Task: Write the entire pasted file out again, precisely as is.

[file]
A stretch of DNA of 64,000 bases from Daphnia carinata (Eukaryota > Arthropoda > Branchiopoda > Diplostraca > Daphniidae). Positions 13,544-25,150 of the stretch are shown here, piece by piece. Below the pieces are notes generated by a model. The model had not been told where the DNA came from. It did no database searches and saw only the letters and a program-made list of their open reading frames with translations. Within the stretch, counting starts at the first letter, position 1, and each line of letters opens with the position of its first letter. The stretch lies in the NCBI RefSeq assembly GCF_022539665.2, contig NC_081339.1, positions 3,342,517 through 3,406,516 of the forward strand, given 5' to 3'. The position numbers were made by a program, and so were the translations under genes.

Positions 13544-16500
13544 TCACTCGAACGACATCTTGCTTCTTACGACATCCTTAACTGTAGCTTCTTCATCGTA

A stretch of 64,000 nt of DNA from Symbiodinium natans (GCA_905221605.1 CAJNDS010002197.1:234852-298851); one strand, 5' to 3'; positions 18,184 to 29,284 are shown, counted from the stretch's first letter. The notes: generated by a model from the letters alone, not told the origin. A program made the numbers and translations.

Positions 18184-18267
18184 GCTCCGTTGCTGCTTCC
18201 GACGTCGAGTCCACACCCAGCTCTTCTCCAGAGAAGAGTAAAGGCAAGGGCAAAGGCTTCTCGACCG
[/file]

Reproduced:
A stretch of DNA of 64,000 bases from Daphnia carinata (Eukaryota > Arthropoda > Branchiopoda > Diplostraca > Daphniidae). Positions 13,544-25,150 of the stretch are shown here, piece by piece. Below the pieces are notes generated by a model. The model had not been told where the DNA came from. It did no database searches and saw only the letters and a program-made list of their open reading frames with translations. Within the stretch, counting starts at the first letter, position 1, and each line of letters opens with the position of its first letter. The stretch lies in the NCBI RefSeq assembly GCF_022539665.2, contig NC_081339.1, positions 3,342,517 through 3,406,516 of the forward strand, given 5' to 3'. The position numbers were made by a program, and so were the translations under genes.

Positions 13544-16500
13544 TCACTCGAACGACATCTTGCTTCTTACGACATCCTTAACTGTAGCTTCTTCATCGTA

A stretch of 64,000 nt of DNA from Symbiodinium natans (GCA_905221605.1 CAJNDS010002197.1:234852-298851); one strand, 5' to 3'; positions 18,184 to 29,284 are shown, counted from the stretch's first letter. The notes: generated by a model from the letters alone, not told the origin. A program made the numbers and translations.

Positions 18184-18267
18184 GCTCCGTTGCTGCTTCC
18201 GACGTCGAGTCCACACCCAGCTCTTCTCCAGAGAAGAGTAAAGGCAAGGGCAAAGGCTTCTCGACCG